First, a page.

Writing in the Glasgow Herald, Alastair Mabbott argues that Stephen Graham's Cities Under Siege has "the potential to be an agit-prop classic," but laments the fact that it is not geared towards a more "general" audience. Linking Graham's discussion of the way that "'military dreams of high-tech omniscience' have lodged firmly in the civilian sphere," to the recent crack down on the Occupy movement, Mabbott writes that, "there couldn't have been a more timely moment for publication."
In a considered response to Graham's book, Mabbott advises us not to, "rush to the window to see what's changed" outside, as we are "unlikely to spot the difference straight away": our cities are gradually transforming, being "reshaped for military convenience." The tactics learned in Iraq and Afghanistan have come full circle and are now being applied to cities at home. Mabbott points out that, "after Hurricane Katrina in 2005, the US Army talked of reclaiming New Orleans from 'insurgents.'" He goes on to elucidate Grahams "dystopian vision," suggesting that,
If Orwell's vision of a boot stamping on a human face sounded too melodramatic a vision of the future for you, then try to imagine the city you live in functioning like an airport, an image of all-too-convincing banality.
Jeff Haydon, reviewing Cities Under Siege for Review31, draws on his own experiences of living in downtown Toronto during the G20 summit in the summer of 2010. "Myriad CCTV cameras were erected," he writes, "additional police were imported from multiple municipalities close to the city, and a barrier was established around the Convention Centre that would protect the leaders of nations from the Great Unwashed." The final result was a "new Toronto" in which "the condition of living became a process of negotiation and where attempts were made to avoid any act that would qualify as 'conspicuous.'"
However, in light of Graham's book, Haydon dubs the security trends around the G20 summit relatively "mundane." This is due to Graham's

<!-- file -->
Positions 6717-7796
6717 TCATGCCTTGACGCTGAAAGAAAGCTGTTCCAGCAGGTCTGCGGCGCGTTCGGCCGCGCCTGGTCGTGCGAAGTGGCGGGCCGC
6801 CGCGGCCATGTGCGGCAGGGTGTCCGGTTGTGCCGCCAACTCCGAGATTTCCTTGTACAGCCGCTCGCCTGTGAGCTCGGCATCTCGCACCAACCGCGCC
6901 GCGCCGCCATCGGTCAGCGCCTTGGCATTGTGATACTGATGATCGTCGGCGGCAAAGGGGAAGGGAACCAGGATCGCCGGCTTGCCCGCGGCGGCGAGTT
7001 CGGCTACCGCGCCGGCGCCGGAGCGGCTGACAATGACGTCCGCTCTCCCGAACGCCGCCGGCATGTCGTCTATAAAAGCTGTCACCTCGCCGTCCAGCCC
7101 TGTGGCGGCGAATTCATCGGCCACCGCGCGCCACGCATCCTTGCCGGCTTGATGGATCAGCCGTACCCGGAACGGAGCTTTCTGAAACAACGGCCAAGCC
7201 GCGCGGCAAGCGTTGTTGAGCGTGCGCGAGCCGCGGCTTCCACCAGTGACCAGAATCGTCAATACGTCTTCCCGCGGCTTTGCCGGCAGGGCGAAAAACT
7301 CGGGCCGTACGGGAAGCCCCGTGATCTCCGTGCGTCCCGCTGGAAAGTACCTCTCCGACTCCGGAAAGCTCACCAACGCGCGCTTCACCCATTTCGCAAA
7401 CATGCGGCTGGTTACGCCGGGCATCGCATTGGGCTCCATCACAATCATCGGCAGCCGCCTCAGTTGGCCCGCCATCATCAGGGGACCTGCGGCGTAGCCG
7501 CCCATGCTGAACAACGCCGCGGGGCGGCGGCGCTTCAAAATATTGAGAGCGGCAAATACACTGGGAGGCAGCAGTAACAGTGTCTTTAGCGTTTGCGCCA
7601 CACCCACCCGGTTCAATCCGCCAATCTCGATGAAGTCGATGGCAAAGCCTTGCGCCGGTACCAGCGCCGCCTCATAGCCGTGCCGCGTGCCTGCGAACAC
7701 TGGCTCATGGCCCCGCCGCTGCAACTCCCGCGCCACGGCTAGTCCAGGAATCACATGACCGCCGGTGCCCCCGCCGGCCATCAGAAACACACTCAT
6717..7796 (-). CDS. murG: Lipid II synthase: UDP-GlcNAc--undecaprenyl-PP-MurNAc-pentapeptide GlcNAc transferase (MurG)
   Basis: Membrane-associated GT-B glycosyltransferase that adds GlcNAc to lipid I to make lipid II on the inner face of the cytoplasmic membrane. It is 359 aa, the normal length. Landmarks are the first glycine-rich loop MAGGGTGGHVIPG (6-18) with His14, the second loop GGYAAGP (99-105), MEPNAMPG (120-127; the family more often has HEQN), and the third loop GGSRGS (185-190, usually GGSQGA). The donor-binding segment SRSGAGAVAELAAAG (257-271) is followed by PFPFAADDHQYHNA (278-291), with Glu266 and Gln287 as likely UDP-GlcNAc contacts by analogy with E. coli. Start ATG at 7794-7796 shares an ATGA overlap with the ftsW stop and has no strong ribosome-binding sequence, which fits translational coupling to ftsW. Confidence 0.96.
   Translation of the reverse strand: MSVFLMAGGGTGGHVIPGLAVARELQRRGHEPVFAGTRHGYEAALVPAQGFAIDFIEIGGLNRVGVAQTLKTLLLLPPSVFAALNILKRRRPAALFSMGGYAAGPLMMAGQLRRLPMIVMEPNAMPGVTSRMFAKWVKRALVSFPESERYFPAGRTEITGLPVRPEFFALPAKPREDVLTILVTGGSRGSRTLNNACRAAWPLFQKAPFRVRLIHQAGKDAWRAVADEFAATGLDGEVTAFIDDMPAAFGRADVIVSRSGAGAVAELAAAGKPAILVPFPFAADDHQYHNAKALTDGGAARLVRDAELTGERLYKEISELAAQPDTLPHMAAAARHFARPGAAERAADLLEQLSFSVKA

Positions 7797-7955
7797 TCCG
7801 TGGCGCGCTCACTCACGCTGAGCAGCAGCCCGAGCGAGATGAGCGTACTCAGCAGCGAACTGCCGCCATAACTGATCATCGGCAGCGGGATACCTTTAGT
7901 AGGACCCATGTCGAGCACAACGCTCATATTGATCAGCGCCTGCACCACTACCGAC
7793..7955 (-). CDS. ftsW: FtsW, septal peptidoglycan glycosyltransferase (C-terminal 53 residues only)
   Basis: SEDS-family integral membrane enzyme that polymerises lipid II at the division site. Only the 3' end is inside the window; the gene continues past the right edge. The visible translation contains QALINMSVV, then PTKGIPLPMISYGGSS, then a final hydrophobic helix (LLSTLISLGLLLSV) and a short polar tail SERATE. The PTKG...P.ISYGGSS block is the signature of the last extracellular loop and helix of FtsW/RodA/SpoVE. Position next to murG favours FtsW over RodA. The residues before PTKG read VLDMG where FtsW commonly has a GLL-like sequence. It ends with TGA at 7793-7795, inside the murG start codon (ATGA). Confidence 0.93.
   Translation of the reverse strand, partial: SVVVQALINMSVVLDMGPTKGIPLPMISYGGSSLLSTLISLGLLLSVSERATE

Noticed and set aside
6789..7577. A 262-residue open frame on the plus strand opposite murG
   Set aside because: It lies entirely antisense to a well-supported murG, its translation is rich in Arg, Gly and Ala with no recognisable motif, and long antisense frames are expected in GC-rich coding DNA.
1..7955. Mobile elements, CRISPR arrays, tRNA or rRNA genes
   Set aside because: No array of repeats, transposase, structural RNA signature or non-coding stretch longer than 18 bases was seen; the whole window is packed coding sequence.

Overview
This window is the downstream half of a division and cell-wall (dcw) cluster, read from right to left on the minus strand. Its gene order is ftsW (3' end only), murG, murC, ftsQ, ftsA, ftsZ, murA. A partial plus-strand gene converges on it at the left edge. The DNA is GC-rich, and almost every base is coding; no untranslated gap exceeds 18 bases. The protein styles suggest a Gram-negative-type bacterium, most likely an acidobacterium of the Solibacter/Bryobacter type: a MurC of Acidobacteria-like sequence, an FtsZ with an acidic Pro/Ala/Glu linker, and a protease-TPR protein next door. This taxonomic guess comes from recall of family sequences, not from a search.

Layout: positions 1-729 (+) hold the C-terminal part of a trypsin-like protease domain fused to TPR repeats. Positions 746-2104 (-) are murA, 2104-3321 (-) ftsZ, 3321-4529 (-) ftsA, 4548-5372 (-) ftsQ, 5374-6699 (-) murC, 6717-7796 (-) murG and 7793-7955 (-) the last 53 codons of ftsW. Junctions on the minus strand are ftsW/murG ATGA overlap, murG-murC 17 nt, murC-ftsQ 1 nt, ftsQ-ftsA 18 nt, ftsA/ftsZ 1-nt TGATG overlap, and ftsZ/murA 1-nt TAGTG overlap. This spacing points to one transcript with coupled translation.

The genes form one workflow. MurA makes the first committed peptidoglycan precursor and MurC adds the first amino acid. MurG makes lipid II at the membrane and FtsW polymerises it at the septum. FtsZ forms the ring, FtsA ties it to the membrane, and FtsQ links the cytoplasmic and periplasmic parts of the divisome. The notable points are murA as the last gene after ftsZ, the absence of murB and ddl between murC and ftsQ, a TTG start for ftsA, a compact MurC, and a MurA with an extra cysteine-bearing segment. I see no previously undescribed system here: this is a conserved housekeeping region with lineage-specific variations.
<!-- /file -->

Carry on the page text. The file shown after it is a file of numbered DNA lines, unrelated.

Overwhelming amount of research and carefully considered theoretical applications to linked trends in security and the production of the visible citizen...Graham's uncovering of the mechanisms being developed and the general approach to the control of urban populations...opens up the question of how the contemporary condition of urbanity functions on political and sociopolitical levels.
For Haydon explaining the introduction of military practice into urban areas at home is not simply a case of restating Focault's argument in Society Must Be Defended, that as
colonial powers...transplanted their values and governing practices to the cultures they invaded, newly developed techniques of control that were the result of colonial practices would often be carried back to the domestic sphere.
Instead Haydon argues that,
the degree to which a regime of control is transferable from one theatre of conflict to another now seems to come down to the approach a dominant power structure takes toward its own population. Going back to the G20, the shift I noticed personally in the way an area feels, or in how I related to my surroundings, was substantial. The ease with which practices that would have been refined in the construction of the 'green zone' in Baghdad were transferred to an alternate city was unnerving.
In light of military procedures becoming "available to virtually every police force on the planet," Haydon poses several questions;
in what sense are cities things that still belong to those who live in them? Is a city a place that belongs to its citizens or is it an organism that is forever under surveillance, under inspection for fear of a disease that might be rotting it out from the core?
Cities Under Siege, he argues, answers these questions with a "breathtaking assemblage of research coupled with a reasoned, considered take on the likely direction of the mechanisms of control that are becoming more and more commonplace." As a result he deems the book a "text that should be compulsory reading for anyone planning to research the contemporary condition of urbanity.
Visit Review31 to read the review in full.